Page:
His today iconic fur-lined coat made an appearance, while seen featuring bannered stars, much like the American flag.
Later on, an elfish persona could be seen of the crafty and magical man, while coupled with reindeer, a sleigh, and a sack of toys over his shoulder – all compliments still of Mr Nast's imagination or at least wide use.
In an 1864 drawing, he's seen tiptoeing by a fireside in Clement Moore's poem, a Visit from St Nicholas.
In it, while keeping his suit with a fur-trimmed hat, his suit is yellow instead of red.
Various shades: In this 1864 drawing, he's seen tiptoeing by a fireside in Clement Moore's poem, a Visit from St Nicholas while wearing a yellow coat
Sugar plums: In 1868, Santa is seen wearing his red iconic coat while waving behind his sleigh of reindeer in an ad for Sugar Plums
Merry Old Santa: Several years later in 1881, this illustration by Mr Nast showed Chris Kringle lavished with a smoking pipe, rosy cheeks, Holy-topped hat, and fur-lined suit of red
Four years later in 1868, Santa is seen finally wearing red while waving behind his sleigh of reindeer in an ad for Sugar Plums – a treat perhaps most memorable today thanks to the poem (‘Twas) The Night Before Christmas first published in the early 1820s.
Just several years later in 1881, an illustration by Mr Nast lavished the man in intricate detail, from a smoking pipe, rosy cheeks, Holy-topped hat, and fur-lined suit of red.
He named him Merry Old Santa.
Entering the 20th century, several books, advertisements and magazine covers gradually began showing Santa like we see him most today – though in the beginning his coat's colour still was a matter of artistic opinion.
Artistic rendering: Entering the 20th century, several books, advertisements and magazine covers gradually began showing him like we see him most today – though his coat's colour still a matter of artistic opinion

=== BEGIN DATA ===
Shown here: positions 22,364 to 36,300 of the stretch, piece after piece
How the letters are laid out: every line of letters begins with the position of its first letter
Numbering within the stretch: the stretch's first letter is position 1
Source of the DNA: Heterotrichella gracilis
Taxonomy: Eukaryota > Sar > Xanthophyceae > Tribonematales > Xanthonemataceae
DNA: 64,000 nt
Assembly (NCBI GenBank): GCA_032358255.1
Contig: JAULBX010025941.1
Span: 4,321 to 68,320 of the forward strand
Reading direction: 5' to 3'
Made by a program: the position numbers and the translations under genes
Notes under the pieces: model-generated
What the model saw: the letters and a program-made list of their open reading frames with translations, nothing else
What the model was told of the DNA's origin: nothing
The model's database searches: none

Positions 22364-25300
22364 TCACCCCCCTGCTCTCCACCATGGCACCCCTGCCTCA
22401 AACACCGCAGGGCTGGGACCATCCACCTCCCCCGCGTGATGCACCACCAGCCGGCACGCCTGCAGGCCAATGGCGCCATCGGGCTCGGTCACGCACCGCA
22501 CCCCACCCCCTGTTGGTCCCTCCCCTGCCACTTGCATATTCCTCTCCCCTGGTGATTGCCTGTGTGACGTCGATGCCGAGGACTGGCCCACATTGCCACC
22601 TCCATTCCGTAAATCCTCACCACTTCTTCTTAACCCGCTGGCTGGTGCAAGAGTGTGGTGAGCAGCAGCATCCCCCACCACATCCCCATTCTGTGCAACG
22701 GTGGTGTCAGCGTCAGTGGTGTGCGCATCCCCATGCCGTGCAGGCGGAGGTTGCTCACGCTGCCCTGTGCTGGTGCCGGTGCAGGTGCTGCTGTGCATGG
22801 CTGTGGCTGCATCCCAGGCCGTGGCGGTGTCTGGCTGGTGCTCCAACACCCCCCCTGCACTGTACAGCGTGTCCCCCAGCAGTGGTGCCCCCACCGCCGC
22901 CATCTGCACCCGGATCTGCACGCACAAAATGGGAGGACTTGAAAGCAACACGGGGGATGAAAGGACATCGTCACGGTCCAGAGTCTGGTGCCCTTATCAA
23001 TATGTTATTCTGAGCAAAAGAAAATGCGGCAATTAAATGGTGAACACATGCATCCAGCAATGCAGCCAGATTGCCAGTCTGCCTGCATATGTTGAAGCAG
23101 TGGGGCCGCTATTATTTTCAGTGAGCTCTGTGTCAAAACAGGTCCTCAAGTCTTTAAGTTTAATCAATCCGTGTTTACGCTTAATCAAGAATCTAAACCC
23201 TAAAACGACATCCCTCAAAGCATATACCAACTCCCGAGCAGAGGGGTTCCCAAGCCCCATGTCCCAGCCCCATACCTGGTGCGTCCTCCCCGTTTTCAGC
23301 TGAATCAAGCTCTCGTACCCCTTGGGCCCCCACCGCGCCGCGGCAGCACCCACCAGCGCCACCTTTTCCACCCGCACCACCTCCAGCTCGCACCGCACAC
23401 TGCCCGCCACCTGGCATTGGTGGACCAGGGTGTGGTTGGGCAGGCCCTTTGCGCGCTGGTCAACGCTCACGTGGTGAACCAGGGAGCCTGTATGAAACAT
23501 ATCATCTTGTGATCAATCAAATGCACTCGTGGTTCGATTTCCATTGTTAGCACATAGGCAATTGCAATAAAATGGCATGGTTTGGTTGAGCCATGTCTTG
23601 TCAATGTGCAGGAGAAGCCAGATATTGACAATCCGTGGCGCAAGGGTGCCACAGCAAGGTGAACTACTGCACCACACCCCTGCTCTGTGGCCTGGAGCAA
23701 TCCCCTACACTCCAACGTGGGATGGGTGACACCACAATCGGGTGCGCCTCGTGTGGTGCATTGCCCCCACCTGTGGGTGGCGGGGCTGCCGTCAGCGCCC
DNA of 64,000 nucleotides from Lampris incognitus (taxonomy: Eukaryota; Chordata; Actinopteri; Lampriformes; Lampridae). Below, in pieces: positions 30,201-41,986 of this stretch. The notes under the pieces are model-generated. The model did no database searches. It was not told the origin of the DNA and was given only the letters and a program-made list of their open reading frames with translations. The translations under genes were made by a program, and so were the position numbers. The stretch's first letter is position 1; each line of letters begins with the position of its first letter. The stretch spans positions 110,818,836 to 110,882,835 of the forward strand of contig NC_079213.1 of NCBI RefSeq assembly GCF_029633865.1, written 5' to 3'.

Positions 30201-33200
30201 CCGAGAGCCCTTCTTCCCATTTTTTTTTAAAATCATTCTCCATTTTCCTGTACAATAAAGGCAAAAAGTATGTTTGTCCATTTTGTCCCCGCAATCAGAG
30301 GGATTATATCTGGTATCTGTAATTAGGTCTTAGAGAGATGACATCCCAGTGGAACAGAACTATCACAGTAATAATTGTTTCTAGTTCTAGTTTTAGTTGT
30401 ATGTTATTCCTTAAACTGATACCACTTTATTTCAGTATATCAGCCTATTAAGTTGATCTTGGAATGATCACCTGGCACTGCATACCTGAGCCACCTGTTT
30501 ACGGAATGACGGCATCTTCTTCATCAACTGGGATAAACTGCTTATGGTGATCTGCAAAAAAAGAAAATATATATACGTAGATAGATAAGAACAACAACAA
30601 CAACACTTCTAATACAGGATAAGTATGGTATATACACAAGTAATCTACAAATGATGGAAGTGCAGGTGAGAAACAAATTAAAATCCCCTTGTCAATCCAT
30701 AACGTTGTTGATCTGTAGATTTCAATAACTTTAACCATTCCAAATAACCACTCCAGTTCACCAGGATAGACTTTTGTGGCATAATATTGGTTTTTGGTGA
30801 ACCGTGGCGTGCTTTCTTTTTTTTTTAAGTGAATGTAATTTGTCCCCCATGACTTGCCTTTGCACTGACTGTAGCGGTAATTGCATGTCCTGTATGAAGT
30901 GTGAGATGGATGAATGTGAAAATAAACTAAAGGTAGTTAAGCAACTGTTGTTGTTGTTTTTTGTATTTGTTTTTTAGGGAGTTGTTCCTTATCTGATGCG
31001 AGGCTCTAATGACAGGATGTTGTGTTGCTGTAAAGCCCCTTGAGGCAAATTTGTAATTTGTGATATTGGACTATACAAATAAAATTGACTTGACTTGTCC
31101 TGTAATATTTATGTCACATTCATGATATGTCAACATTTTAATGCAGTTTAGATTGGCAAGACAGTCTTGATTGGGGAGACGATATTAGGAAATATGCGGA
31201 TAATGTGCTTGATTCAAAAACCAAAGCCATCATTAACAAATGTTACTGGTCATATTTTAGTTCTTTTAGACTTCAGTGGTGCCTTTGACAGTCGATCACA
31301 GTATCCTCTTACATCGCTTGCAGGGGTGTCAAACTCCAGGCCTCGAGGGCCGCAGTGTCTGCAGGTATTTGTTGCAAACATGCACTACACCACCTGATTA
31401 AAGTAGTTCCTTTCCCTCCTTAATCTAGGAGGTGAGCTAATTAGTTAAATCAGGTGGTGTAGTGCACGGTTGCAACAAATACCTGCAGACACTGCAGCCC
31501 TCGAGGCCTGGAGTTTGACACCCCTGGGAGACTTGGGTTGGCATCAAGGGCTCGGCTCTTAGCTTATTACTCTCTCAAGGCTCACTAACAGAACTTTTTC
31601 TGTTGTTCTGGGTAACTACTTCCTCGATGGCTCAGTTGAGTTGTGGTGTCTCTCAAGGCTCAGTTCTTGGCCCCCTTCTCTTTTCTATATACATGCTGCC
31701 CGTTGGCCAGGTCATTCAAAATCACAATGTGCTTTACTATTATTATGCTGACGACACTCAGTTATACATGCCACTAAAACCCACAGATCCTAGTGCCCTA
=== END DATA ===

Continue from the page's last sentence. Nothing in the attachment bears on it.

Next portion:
Tiptoeing elf: Santa in a drastically turned form and character from how he first started is seen in this cartoon drawn in 1902
Modernizing: Santa is seen in this Canadian catalog released in 1906, with his iconic red outfit though a slightly different kind of hat than the one we see today
American icon: The cover of a 1913 Boy's Life magazine is seen showing Santa helped out by two Boy Scouts
Worldwide: In Japan, a picture in 1914 shows Old St Nick in the home of two small children
It was in the 1920s when the Coca-Cola Company began their Christmas advertising using a variation of Thomas Nast's depictions, though not sipping the carbonated beverage.
It was instead in the 1930s when the company took a loser approach to the man in red, painting him drinking from a bottle of Coke in a department store.
Assisted by the hand of artist Haddon Sandblom, the company then depicted the man delivering toys – as well as playing with them – visiting with children who stayed up late to meet him, and reading their letters.
The images later turned into calendars, dolls, and posters, which are popular collectables today.
Stretching symbol: Santa is seen rallying behind peace for Christmas in 1918 for the U.S. Food Administration
Behind the beard: Two drawings by Norman Stockwell, in 1920, left, and 1922, right, show Santa in more personal moments of his busy life
Styles: This 1930 magazine cover of the Queenslander appears to bring back the long Father Christmas coat
Man of war: This 1942 poster for the Office for Emergency Management, War Production Board, shows Santa out of his red coat and into a soldier's as he campaigns for the war effort
World peace: Seen in 1942, this power for the Office for Emergency Management, War Production Board, shows St Nick declaring peace for the world this holiday season